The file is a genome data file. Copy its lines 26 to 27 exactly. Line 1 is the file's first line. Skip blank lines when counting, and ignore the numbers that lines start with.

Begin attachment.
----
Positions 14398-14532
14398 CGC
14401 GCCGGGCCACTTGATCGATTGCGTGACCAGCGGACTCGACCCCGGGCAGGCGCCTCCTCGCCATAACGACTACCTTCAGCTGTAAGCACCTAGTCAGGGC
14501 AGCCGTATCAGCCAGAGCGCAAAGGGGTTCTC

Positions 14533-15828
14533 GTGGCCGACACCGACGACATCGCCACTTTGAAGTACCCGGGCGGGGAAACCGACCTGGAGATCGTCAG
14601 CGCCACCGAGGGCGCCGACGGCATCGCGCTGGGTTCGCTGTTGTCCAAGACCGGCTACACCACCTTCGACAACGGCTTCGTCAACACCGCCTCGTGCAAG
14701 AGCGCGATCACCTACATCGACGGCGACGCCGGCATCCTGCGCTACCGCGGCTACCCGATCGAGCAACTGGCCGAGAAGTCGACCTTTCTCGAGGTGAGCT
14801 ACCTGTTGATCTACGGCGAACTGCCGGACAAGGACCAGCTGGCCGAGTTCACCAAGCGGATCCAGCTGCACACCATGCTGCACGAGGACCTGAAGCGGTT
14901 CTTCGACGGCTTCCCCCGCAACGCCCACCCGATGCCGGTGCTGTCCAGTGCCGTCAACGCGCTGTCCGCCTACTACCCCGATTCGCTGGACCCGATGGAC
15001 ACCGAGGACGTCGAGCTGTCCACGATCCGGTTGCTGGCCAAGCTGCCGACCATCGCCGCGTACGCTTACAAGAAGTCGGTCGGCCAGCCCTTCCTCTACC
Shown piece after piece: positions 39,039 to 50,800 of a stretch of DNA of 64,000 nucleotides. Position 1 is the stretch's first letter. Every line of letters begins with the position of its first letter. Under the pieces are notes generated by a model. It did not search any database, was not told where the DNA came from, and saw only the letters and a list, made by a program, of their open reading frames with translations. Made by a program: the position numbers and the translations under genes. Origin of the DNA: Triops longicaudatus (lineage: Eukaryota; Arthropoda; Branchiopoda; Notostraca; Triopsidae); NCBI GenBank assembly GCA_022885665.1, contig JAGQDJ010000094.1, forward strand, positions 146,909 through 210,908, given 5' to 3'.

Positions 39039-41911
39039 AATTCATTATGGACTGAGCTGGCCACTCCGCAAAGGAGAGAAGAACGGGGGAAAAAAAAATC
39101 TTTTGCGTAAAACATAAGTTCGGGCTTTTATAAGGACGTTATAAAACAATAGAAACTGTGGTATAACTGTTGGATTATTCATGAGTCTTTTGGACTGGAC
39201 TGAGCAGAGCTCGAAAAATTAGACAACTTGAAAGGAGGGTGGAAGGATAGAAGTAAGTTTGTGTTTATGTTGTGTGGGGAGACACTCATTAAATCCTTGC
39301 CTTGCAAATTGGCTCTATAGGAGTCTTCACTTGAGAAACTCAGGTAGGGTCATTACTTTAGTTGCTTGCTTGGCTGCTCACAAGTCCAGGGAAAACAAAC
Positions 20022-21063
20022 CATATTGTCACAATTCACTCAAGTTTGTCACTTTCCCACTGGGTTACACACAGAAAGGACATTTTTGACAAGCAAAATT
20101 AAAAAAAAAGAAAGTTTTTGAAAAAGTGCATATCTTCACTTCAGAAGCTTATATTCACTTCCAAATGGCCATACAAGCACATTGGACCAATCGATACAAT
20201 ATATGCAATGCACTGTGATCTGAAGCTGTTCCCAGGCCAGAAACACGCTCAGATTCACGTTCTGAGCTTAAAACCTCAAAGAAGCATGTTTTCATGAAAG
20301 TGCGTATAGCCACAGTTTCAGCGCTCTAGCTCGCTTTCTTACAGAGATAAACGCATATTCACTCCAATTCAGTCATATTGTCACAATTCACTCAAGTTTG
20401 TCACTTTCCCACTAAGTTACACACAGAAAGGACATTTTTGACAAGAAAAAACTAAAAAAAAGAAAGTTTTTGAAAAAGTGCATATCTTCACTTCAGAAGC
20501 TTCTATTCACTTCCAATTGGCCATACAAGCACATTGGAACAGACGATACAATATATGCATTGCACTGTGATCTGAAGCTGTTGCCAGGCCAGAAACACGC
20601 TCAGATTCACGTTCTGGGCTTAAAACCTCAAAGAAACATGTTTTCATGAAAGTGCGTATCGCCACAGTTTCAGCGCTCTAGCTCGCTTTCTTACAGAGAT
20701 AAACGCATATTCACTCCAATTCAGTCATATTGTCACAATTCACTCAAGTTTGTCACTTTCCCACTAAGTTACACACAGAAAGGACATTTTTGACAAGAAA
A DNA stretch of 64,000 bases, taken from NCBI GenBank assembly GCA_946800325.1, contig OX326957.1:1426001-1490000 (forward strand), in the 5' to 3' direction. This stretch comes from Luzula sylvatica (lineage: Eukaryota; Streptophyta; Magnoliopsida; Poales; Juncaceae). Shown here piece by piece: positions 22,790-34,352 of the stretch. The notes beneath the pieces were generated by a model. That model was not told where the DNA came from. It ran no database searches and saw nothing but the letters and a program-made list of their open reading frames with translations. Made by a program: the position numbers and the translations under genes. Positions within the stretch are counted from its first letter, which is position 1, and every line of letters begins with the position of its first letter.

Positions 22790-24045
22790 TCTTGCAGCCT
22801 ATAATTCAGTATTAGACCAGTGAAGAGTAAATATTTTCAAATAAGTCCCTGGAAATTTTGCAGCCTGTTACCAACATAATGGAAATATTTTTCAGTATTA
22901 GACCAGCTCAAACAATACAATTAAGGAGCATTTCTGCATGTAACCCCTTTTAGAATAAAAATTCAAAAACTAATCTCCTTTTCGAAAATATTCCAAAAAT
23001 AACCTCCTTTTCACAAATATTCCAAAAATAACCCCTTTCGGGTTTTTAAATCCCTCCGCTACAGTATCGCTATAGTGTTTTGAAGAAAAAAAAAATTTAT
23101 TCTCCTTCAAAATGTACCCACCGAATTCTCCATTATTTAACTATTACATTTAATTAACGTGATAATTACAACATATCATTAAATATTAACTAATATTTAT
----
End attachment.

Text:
20701 AAACGCATATTCACTCCAATTCAGTCATATTGTCACAATTCACTCAAGTTTGTCACTTTCCCACTAAGTTACACACAGAAAGGACATTTTTGACAAGAAA
A DNA stretch of 64,000 bases, taken from NCBI GenBank assembly GCA_946800325.1, contig OX326957.1:1426001-1490000 (forward strand), in the 5' to 3' direction. This stretch comes from Luzula sylvatica (lineage: Eukaryota; Streptophyta; Magnoliopsida; Poales; Juncaceae). Shown here piece by piece: positions 22,790-34,352 of the stretch. The notes beneath the pieces were generated by a model. That model was not told where the DNA came from. It ran no database searches and saw nothing but the letters and a program-made list of their open reading frames with translations. Made by a program: the position numbers and the translations under genes. Positions within the stretch are counted from its first letter, which is position 1, and every line of letters begins with the position of its first letter.